Using Property Data to your Advantage

And we’re off! I hope everyone enjoyed their Christmas and New Years and for those people who took time off work – had a nice, relaxing break.  2010 has now officially passed, and the team at CENTURY 21 Australia are gearing up for what we believe will be a very busy year for real estate in 2011. 

For one reason or another, people often find themselves making ‘life’ decisions around New Years.   I think it ties into the idea of resolution-making - the start of another year represents a watershed and people are determined to finally go after what they may have been planning for awhile. 

Selling a property and moving into a new type of home (e.g. downsizing from a house to an apartment) or different area (e.g. leaving the suburbs and relocating to an inner city setting) quite often arise as some of these resolutions. 

With the thought that many people may be thinking of moving at the moment, I thought I would use this blog to talk about how both buyers and sellers can make the various types of property data work to their advantage. 

In my view property data is a significantly underused tool; when employed it can give people delving into the property market some great insights into timing, locations and other important notions.  I have a feeling that many people don’t quite know how to find nor decipher the available data and thus shy away from it, not realising the benefits that it could afford them.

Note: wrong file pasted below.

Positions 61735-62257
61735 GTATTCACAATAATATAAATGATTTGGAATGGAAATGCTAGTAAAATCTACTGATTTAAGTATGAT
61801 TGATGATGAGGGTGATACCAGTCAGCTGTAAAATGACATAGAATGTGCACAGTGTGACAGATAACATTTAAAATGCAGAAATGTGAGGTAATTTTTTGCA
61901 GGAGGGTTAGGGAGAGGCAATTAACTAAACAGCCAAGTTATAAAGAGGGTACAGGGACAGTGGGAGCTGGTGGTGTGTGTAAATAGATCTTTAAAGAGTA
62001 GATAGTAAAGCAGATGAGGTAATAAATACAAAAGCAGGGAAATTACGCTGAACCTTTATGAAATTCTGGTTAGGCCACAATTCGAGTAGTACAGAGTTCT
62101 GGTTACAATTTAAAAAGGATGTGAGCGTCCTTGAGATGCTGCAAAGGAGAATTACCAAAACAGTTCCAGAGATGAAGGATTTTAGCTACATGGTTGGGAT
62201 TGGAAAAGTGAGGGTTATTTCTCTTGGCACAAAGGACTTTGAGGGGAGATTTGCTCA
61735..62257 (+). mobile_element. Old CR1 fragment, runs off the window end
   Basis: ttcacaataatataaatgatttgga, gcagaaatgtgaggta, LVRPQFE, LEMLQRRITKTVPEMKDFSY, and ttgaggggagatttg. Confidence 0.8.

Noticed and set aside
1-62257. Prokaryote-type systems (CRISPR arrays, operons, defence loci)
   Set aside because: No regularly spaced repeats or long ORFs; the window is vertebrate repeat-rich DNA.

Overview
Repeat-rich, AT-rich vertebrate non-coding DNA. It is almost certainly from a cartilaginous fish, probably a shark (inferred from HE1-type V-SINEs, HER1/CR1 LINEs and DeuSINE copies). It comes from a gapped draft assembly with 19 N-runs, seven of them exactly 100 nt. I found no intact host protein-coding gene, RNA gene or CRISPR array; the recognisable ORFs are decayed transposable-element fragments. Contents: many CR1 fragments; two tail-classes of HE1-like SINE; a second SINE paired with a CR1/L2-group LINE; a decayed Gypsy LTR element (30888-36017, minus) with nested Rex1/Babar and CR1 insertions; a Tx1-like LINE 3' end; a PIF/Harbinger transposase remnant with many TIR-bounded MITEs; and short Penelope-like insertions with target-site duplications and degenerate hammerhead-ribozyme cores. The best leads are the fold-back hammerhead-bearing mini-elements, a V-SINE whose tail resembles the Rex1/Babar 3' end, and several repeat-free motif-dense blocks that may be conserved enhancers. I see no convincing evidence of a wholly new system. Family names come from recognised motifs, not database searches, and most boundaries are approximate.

The first step is to know what types of data are available – and realise that it’s not all just about sale prices.  Bodies such as the Australian Bureau of Statistics, as well as specific property data companies such as RP Data, release information covering many topics, such as the number of listings at the moment at one time, the level of housing finance being sought after and granted, the number of houses selling at auction, just to name a few.  

The trick to being smart about using data is to develop an understanding of how the relationships work between different variables.  For instance, if auction clearance rates are down but sales rates are constant, this doesn’t mean that properties are not selling but it may indicate that properties are being passed in at auction with a sale privately negotiated after the fact. 

Both buyers and sellers can then take this information to uncover opportunities.  For sellers – if you can see that the market is not supporting auctions at a particular time, perhaps make plans to prepare for private sales negotiations.  For buyers – take advantage of the lower competition at the auction and be immediately ready to begin discussions with the vendor and agent as soon as the property is passed in. 

Other types of property data such as median price and growth rates will give you an indication as to how much you should be looking to sell for, or pay, as well as which areas are either heating up or slowing down. 

 If you are interested in using property data to your advantage, then I think it definitely pays to stay abreast of the news over a substantial period leading up to when you are looking to buy or sell.  Many property journalists will take straight statistics and figures and highlight the greater meaning – reading such stories will help you to develop an understanding about what the figures indicate and how this can help you with your property plans.   

Posted by Charles Tarbey on 10/01/2011 at 9:56 AM | Categories: Buying - Property Management - Investors -


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